B) Most philologists never compared languages outside of those of antiquity.
C) Linguistics encompasses both intra-language analysis and inter-language analysis.
D) An essential component of modern linguistics is understanding correct and incorrect usage within
a language.

Let’s start with the first question. This is the hardest version of the negation question because it starts you moving in one direction and then at the last moment fakes you out and asks you the exact opposite. Notice how up until the very last word you think you’ll be looking for the answer that the author would most likely endorse. Now few students will miss the word EXCEPT. They’ll read it, but then in the hustle of running through the answer choices, going back to the passage, and thinking about which medical school they’d like to get into, they’ll forget the word EXCEPT. Then they’ll see an answer choice that looks great, and is absolutely something the author would endorse and…wham! They miss the question because they forgot the word EXCEPT. I can’t tell you how many times I’ve been reviewing practice tests with students, and they go “Oh NOOOO! I can’t believe I missed that one; I just misread the question stem. I knew the answer!” Those are sad moments indeed because they would have gotten the question right if they had slowed down and paid a little more attention. I have two strategies that you can use to immediately safeguard yourself against such silly mistakes.

1) Whenever you see an all capitalized word in a question stem, write the word on your scratch paper, in capital letters, and then draw a box around it. I can’t tell you how many times on my own practice tests this saved me from selecting the wrong answer. By taking time to write the word down, you engrave the correct version of the question into your brain, and it also gives you a back-up check at the end of the question, as you’ll remember, “Oh yeah, this is a negationquestion. Did I read it right?”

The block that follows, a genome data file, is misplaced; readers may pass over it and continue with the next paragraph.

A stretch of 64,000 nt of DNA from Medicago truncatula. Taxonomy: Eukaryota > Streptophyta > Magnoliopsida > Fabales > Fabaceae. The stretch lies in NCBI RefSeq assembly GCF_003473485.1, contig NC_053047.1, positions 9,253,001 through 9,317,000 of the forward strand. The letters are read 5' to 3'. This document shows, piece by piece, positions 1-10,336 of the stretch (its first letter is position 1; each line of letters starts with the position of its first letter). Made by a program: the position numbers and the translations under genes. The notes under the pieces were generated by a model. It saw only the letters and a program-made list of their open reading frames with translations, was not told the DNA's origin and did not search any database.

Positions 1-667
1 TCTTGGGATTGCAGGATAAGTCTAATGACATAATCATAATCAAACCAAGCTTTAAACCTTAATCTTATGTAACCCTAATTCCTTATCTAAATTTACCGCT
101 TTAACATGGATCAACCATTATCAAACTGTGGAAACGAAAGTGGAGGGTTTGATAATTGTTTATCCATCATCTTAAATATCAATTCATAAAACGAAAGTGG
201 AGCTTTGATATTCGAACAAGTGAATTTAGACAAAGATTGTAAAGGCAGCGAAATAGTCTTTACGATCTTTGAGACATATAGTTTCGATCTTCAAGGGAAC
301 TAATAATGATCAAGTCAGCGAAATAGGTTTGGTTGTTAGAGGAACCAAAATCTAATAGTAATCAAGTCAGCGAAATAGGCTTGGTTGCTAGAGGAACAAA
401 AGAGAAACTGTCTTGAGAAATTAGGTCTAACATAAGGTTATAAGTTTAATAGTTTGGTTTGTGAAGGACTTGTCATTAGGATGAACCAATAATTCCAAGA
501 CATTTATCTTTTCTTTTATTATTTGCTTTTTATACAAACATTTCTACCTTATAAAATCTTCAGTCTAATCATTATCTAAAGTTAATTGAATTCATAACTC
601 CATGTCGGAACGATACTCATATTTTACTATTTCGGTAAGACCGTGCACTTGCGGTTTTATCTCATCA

2) Rephrase the negation part of the question to make it simpler. For some negation questions, it makes a world of difference (as is the case for question 1). For others, it doesn’t have as much of an effect, but can still be helpful (questions 2 and 3). Let’s try this with each of our example questions.

a. For question 1, instead of “would most likely endorse the following military policies EXCEPT: rephrase it as “would most likely REJECT which of the following:” This is so much simpler, as you clearly know you’re looking for the one the author would reject, not all the ones she would endorse EXCEPT.

b. For question 2, try “Which answer choice is most weakened?”

c. For question 3, try “Which discovery would hurt the author’s arguments the most?”

Be sure to keep an eye out for capitalized words in the question stems. It’s always a good idea to pause for a moment when you see such a word in order to make sure you truly understand what the question is asking you. Many of the questions students miss on the CARS is not because they don’t have the capacity to answer the questions correctly, but because they don’t actually understand what the questions are asking.

Ok, that’s it for today. Tomorrow, we finish up all this talking of question types and formats, and then we turn our attention to what makes wrong answer choices wrong. Don’t forget to do your three passages today!

Today’s Assignment: Do Three CARS Passages Consecutively, Under Timed Conditions

“Action is the foundational key to all success.”
– Pablo Picasso